To read the full story of Saul’s conversion, read Acts 9 and Acts 26.


Let the message about Christ, in all its richness, fill your lives. Colossians 3:16


Soul, soul.  Why do you persecute me? 

What if my name was in front of that sentence.  Why do I persecute God?  Why do I challenge him and run from his ways?  Why don’t I automatically fall on my knees and worship him in adoration?  Why don’t I automatically choose to obey God? I who know the Scripture and have been taught from an early age to love and honor God. Why am I so careless with my faith?

Do we not do the same as Saul did?  Every time we act selfishly and sinfully, we are acting against God. When we reject Christ and his will for our lives, we’re persecuting him. Do we even realize what we’re doing? Do we take God’s knock on the door of our hearts seriously and open up to him?

What will God have to resort to to bring us to our knees in humble acknowledgment and repentance? Why do we run from him?  Why do we think our ways are higher than his ways? We who’ve been taught the Bible know the truth, yet we deny what we’ve been taught. We ignore the Scripture teaching us how to live an authentic Christian life. We do our own thing. We don’t look for God’s guidance. We become complacent. It’s all about us, we think. Not about God.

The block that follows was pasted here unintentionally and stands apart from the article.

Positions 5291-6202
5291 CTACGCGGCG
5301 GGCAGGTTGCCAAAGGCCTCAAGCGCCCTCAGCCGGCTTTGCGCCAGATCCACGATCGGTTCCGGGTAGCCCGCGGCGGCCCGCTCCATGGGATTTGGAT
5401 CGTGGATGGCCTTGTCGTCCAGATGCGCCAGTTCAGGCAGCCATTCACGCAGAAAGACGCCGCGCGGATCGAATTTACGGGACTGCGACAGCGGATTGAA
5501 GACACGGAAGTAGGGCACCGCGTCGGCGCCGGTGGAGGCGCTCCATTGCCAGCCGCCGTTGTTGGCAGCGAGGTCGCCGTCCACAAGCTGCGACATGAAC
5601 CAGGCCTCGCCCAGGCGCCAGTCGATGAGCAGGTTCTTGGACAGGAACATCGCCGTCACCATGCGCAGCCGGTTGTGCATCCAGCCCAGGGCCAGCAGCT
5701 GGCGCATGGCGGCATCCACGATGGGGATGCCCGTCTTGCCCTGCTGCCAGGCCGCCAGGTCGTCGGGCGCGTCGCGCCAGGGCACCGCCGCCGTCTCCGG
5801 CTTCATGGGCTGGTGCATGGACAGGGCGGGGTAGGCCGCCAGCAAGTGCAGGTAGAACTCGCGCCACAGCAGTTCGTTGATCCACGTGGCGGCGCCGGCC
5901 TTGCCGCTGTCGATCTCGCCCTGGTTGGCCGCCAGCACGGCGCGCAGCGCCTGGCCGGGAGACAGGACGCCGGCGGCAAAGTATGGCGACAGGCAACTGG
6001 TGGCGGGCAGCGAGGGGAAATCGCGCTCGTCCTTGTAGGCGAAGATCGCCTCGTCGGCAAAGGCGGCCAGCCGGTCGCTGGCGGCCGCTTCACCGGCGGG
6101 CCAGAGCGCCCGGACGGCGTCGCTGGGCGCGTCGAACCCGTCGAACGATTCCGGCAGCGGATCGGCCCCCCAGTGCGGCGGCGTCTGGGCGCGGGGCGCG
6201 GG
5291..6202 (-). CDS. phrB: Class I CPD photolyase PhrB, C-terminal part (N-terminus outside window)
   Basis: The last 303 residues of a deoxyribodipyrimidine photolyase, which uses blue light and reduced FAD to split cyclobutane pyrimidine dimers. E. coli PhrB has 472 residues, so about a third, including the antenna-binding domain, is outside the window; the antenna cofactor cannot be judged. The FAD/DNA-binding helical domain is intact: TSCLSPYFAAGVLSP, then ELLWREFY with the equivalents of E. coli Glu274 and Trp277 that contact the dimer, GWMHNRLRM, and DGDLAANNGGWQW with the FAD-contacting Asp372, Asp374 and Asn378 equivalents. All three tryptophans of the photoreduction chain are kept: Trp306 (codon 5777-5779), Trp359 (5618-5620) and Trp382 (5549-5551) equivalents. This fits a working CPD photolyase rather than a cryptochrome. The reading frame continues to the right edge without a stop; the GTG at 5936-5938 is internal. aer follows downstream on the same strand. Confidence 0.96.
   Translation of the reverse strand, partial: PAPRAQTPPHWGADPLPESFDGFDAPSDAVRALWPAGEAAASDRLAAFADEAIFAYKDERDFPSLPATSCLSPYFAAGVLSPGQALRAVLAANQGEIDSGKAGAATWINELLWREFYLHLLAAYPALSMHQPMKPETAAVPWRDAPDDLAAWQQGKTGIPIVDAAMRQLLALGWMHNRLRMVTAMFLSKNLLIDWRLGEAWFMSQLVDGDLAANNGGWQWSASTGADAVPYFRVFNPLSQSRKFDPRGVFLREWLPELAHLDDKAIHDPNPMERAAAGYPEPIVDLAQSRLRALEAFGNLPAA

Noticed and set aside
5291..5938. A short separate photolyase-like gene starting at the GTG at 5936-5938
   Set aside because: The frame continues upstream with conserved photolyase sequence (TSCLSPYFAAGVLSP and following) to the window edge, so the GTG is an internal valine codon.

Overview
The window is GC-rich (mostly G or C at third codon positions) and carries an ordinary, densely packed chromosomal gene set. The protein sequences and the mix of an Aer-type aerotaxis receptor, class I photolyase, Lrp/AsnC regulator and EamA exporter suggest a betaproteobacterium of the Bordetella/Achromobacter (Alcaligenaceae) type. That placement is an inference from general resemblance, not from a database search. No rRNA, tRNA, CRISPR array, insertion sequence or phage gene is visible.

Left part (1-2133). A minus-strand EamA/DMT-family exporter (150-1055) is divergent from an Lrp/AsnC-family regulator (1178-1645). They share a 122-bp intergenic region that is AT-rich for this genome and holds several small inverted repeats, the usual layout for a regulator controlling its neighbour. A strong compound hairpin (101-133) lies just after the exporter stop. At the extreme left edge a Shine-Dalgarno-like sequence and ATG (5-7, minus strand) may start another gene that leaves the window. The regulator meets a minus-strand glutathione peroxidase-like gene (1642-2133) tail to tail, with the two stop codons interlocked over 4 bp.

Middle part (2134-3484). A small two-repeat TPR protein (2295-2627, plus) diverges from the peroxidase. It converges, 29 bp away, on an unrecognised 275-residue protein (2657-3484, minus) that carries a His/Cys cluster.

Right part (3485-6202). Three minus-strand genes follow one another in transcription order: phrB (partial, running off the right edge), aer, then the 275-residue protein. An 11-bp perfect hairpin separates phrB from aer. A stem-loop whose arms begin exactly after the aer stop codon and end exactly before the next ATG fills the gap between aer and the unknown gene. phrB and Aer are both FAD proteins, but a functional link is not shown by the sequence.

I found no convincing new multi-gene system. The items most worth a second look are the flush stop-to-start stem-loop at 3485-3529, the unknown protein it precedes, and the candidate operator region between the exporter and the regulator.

I know all the things you do, that you are neither hot nor cold. I wish that you were one or the other! But since you are like lukewarm water, neither hot nor cold, I will spit you out of my mouth! Revelation 3:15-16

Anytime we sin, we’re nailing Jesus to the cross all over again. Our decision to deny Jesus and please ourselves puts him right back on that cross. Each time we disobey, the weight of our sins becomes heavier for Jesus to bear as he hung on that cross, causing him more pain and suffering. If we continue to run from God and disobey him when he’s calling our name, we’re persecuting him. Is that what we want?

For everyone has sinned; we all fall short of God’s glorious standard. Romans 3:23

If we are the body of Christ, let’s wear the name in humility. We must consciously hear and obey God’s words. Let’s act on the promptings of the Holy Spirit and live in obedience. let’s listen well and listen thoroughly when God calls our name. Let’s not be surprised when God calls our name to follow and obey him. Let’s follow willingly.

Following